The Art of Taking Notes: Just Write Everything Down!

Rosalind Russell doesn't have time to take off her hat when she's typing her notes in "The Front Page."

In “The Front Page,” ace reporter Rosalind Russell doesn’t even take off her hat when she’s typing.

There is an art of taking notes. Simply Write Everything Down.

It is not the best secret, but it is mine. How will I know what I want to remember later?  And so I have been known to scribble down entire lectures by favorite professors, quotes from Oprah, and intros to music on public radio.  (I had forgotten all about Santana, hadn’t you?)   I am your go-to person if you want to know what  Professor X said in 1980 about eye disease in Aristophanes’ comedies.  (He was making a joke about the prevalence of eye infections and myopia in Greek comedy, but then decided it would make a good article.  Did he ever write it?)  Kelsey Grammer told Oprah how much he loved Steinbeck’s The Grapes of Wrath during one of her book club sessions.  Alas, I fear I’ve thrown out the notes about the reunion of Oprah and Jonathan Franzen.


A pile of notebooks.

When I worked as a freelance writer, I interviewed chefs, fly fishermen, and dancers.  If you’re an outline person and you’re interviewing someone fascinating, you won’t go far.   Try writing A, a1, a2, B, b1 when you’re trying to understand the mad art of fly tying. I had to explain I couldn’t thread a needle or I’d still be sitting on that stool trying to figure out how to use a bobbin.

You’ll want to catch every word when the poet James Dickey is bored on a book tour. He’s trying to draw you out because he’s already given this interview to ten other reporters, and you’re trying to talk about his 683-page experimental novel, Alnilam, which you have not finished because the editor gave it to you yesterday.  (You can read my interview with Dickey here.)  When he focuses on the book, you want to record every word.   I wouldn’t have wanted to miss the following gems:

One of the things I wanted most to do with this book is to restore the true sense of flight. I just came up here on an airline, but being on an airline is like being in a hotel at 35,000 feet. Man has been capable of true flight for less than 100 years, and these frail little trainers (planes) that these boys are in give the body the true sense of being caged in the air.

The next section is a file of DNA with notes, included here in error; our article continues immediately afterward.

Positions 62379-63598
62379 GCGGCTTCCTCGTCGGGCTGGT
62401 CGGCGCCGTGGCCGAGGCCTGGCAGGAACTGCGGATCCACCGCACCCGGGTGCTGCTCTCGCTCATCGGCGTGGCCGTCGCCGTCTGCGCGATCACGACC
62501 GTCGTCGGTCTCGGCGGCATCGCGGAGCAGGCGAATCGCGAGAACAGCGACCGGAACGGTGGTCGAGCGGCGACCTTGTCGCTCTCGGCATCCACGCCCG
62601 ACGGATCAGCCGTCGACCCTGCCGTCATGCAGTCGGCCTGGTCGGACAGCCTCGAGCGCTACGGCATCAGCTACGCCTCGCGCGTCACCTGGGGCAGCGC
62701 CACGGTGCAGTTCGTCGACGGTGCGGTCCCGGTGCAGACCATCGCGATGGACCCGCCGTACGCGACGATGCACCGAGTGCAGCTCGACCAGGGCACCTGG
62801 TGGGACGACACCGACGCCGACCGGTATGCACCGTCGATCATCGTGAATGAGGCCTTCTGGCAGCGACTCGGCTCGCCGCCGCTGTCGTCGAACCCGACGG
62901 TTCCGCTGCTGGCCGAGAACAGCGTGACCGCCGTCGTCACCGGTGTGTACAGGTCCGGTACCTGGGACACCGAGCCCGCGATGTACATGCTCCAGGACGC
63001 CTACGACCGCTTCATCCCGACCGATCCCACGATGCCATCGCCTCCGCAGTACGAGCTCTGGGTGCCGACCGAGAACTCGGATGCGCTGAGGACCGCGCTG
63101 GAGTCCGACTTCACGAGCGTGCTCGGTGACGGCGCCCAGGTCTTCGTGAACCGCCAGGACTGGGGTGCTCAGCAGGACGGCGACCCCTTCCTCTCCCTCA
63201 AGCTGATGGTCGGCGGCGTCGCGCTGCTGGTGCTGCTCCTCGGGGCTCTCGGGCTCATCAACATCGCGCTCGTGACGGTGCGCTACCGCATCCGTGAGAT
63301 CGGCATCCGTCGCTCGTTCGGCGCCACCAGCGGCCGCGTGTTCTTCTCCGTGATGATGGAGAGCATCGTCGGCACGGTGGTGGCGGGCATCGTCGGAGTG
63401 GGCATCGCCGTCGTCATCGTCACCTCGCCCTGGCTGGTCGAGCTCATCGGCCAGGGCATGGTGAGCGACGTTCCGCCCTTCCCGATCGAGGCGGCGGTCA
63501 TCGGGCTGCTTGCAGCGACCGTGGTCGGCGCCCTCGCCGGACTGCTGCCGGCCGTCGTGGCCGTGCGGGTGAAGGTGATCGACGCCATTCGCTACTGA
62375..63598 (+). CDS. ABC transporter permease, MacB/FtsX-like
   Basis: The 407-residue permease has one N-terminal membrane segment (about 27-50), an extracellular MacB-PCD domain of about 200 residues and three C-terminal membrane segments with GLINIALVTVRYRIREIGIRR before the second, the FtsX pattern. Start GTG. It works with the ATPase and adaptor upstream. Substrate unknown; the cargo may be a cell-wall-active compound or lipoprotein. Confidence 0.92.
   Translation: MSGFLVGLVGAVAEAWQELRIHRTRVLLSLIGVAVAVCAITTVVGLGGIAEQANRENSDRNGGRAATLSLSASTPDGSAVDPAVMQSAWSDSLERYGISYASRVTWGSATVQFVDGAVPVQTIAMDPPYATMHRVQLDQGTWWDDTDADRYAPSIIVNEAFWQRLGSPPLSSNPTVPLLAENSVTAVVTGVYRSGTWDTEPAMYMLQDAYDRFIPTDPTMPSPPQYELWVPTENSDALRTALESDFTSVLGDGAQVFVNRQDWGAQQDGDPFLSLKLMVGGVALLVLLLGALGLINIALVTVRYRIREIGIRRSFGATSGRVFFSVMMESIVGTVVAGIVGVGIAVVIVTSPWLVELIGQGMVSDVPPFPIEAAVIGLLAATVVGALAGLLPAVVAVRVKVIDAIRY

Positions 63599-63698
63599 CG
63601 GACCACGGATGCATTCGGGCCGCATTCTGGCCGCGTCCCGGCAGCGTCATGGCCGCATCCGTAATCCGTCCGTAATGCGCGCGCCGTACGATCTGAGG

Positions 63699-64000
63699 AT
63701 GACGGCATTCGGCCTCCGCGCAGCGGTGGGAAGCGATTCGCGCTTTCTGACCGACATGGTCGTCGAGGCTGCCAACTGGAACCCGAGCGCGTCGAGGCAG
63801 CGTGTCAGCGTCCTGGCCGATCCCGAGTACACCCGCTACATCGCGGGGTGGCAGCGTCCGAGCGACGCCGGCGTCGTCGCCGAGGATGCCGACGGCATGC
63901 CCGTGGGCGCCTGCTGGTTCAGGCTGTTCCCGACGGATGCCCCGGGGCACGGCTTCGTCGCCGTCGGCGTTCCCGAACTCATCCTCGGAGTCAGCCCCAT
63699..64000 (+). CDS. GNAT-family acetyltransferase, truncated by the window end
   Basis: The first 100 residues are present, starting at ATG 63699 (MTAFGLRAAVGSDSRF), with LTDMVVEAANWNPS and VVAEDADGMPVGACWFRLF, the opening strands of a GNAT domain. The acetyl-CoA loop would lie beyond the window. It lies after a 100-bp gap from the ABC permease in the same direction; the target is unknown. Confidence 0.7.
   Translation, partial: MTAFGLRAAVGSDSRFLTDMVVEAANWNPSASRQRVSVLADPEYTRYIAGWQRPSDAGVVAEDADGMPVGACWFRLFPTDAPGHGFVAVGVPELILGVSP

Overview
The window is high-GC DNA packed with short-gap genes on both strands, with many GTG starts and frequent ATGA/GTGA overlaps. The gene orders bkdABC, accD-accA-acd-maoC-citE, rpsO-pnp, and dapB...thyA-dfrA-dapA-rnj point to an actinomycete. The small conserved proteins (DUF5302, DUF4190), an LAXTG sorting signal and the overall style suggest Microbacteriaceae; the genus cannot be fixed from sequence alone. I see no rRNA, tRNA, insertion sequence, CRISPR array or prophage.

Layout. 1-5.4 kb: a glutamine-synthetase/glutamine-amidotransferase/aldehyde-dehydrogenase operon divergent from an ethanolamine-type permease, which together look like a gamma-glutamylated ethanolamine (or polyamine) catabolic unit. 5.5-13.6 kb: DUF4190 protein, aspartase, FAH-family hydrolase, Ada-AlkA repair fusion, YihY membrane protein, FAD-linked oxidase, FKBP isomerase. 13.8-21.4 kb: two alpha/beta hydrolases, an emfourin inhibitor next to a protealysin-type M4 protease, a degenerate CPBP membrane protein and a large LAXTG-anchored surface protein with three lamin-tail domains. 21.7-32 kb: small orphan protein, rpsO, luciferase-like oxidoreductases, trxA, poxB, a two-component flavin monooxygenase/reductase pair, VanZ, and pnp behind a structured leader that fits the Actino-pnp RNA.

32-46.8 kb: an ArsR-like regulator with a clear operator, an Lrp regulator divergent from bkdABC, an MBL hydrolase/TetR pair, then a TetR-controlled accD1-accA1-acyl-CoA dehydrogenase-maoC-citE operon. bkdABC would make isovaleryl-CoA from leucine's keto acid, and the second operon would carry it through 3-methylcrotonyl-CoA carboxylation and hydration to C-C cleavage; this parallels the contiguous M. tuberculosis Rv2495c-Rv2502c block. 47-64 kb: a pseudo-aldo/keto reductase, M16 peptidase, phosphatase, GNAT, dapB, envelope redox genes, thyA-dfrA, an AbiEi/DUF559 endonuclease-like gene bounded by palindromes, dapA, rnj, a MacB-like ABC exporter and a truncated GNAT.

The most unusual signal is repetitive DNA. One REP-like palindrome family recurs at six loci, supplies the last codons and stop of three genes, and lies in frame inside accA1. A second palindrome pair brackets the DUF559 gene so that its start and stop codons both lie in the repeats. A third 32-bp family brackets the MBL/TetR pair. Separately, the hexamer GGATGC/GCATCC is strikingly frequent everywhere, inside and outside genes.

My Chinese diary!

Do I take notes now?  Yes, eclectically.  It’s a pity I don’t take notes on my reading, because it would make blogging easier.  But blogging is fun!  That is my motto.  I’m not going to take notes for fun.

Still, I do take notes eclectically in my many notebooks.   See this adorable leather and silk diary I bought at Things and Things and Things in Iowa City when I was 20?   I scribbled down quotes from Anna Karenina.  I felt a great affection for Levin, a landowner who is devastated when  Kitty rejects his proposal.

“Yes, there is certainly something objectionable and repellant about me,” thought Levin after leaving the Shcherbatskys, as he walked toward his brother’s lodgings. “I do not get on with other people.  They say it is pride!  If I had any pride, I should not have put myself into this position.”

I put aside a Brazilian modernist novel, Jorge Amado’s Gabriela, Clove and Cinnamon, when I flew to London last fall.  When I returned, I had to make a long list of characters because I couldn’t keep their names straight.   Why is everybody called Colonel, I wondered..  (It’s a courtesy title:  corrupt landowners,  politicians, and other rich thugs are neither military nor quite respectable.  A stunning novel, but hard to write about it when you’re on the four-months-between-start-and-finish plan.


Good luck with reading this!

When I traveled to London last fall, I took two notebooks:  one for lists and one for a diary. Loved the trip, but there were some hitches coming back.  Naturally I wrote it up at the Chicago airport (in colored pens from Paperchase).

A horrid trip back.  It went smoothly, but in Chicago I was patted down because I moved during the complete body scan.

Such humiliation.  Shoes already off.  Coat and bag in bin.  It was  too much after all the standing in line, nothing clearly marked, no ropes to mark off lanes…  I have to say they’re more organized in London.


The London Lists and Diary

And so there they are!  Notes and notebooks, for all the good they’ll do me.  But they give me a sense of accomplishment.

Do you have a note-taking system? Hundreds of notebooks?  Special lucky pens? Comments are open for this post!

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